Six months ago we announced the beta test process of a new Second Life simulator, with the explicit goal of improving simulator stability. The new simulator went through six months of public beta testing, was in service on over 635 Second Life regions throughout the beta process, and during the public beta Early Adopter Program was found to dramatically reduce simulator crashes.
In addition to improving the Second Life experience by reducing the number of times a region is restarted (which forces all avatars off the region at the same time), lowered simulator crash rates also reduce content loss by reducing the number of times a region must be “rolled back”. Whenever a region is rolled back, any content changes since the last snapshot are lost, and the increased stability of the new simulator has likewise reduced the number of region rollback, and thus reduced the rollback content loss rate substantially.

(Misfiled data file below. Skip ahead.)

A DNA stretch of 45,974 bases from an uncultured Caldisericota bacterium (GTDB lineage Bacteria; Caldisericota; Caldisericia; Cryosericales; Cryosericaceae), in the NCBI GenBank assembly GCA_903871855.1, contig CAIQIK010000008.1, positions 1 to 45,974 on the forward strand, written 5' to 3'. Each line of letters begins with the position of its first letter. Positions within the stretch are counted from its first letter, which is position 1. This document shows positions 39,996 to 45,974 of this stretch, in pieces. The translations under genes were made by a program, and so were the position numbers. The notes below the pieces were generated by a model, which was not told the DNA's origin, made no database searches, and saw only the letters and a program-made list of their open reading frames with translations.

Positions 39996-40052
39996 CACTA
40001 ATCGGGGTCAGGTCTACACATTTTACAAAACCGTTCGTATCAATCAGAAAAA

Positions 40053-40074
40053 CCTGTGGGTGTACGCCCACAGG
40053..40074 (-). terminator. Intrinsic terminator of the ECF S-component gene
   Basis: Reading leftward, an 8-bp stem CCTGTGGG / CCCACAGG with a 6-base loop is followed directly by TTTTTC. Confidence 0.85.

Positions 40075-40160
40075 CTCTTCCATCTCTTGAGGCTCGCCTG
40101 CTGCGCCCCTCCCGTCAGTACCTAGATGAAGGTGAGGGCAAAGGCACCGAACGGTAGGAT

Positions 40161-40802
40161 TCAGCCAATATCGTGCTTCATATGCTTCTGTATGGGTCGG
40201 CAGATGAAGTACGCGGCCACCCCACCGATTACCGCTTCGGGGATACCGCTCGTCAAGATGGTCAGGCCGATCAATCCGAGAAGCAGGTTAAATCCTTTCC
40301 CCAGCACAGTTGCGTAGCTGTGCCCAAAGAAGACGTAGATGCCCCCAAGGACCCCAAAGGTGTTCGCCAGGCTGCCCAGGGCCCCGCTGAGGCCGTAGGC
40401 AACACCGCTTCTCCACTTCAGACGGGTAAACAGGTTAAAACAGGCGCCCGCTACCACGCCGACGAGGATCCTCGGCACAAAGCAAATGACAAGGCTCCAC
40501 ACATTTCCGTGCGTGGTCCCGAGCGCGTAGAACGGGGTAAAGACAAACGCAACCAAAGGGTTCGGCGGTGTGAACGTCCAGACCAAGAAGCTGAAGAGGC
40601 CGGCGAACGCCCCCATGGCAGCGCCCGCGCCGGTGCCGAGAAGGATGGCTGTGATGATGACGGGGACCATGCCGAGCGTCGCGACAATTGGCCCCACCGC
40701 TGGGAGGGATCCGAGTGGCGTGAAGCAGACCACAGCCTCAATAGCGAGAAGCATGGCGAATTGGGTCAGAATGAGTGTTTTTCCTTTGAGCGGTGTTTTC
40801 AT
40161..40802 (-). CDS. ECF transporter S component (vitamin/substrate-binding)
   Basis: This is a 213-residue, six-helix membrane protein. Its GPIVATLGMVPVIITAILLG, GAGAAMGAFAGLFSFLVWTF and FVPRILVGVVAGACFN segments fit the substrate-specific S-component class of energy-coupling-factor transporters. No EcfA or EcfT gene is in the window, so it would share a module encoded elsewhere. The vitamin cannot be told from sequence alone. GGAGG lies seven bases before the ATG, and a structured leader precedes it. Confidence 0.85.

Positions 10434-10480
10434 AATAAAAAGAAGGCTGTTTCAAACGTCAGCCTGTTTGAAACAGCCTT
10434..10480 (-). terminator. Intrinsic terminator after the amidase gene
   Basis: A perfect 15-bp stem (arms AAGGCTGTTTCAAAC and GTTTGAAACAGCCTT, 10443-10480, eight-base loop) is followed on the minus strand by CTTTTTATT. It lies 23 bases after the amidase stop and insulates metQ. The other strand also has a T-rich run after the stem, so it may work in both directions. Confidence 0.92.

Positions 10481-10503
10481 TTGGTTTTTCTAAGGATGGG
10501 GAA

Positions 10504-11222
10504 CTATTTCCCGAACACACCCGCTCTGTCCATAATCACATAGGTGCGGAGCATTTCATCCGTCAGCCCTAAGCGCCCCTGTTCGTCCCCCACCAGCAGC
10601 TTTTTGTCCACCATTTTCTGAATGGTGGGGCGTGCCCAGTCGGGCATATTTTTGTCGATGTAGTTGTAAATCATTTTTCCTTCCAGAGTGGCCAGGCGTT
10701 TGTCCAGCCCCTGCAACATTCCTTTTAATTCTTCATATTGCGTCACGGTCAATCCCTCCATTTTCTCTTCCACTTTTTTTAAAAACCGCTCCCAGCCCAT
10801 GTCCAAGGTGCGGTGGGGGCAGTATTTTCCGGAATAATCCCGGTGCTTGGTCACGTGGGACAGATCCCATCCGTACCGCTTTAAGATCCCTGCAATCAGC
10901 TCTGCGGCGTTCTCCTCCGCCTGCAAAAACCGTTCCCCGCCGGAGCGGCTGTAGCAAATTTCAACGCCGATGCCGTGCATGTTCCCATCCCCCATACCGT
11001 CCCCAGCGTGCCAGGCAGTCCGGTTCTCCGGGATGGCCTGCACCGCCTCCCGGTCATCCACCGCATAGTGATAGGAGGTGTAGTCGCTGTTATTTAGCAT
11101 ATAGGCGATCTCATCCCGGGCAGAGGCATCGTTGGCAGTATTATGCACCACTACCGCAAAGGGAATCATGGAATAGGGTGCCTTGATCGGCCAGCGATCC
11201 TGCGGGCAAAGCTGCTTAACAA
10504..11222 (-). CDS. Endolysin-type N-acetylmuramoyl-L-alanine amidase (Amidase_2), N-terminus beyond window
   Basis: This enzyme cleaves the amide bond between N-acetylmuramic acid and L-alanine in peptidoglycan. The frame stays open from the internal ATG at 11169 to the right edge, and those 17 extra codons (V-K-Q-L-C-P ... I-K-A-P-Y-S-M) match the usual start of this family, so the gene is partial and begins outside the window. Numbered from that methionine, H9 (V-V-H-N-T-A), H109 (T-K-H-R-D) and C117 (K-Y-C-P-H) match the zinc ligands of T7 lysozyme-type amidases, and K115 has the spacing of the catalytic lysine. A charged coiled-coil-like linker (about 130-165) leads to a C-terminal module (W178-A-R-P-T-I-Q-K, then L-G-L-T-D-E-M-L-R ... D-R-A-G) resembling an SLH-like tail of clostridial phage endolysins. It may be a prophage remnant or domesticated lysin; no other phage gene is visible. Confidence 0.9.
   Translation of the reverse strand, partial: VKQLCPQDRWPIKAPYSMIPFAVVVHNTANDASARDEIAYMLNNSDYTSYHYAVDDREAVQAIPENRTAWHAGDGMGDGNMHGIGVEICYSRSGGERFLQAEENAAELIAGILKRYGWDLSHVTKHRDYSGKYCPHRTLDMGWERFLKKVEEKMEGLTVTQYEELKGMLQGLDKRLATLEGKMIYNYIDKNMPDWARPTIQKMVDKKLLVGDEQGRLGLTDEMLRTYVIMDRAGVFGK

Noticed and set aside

Now that we have a week of active experience with the new simulator throughout Second Life, I thought it would be good to share the crash rate details so that you can see the impact of the Havok™4 project team’s work on increased simulator stability.
Below are two charts to show the stability improvement provided by the new simulator. The first chart shows the number of regions that crashed across all of Second Life, per day, due to physics engine crashes. Physics engine crashes were the most common cause of region crashes, and have been reduced by 97.2%
The second chart shows the number of regions that crashed from all crash causes. We also resolved some non-physics crashes during this project, resulting in a 68% reduction in region crash rates, across all of Second Life due to any cause.
We are continuing to resolve open issues with the new simulator, to make it even better both in terms of crash rate and functionality, and will be posting updates as this work is done.
Thanks again for all of your support and involvement,
Havok™4 Program Manager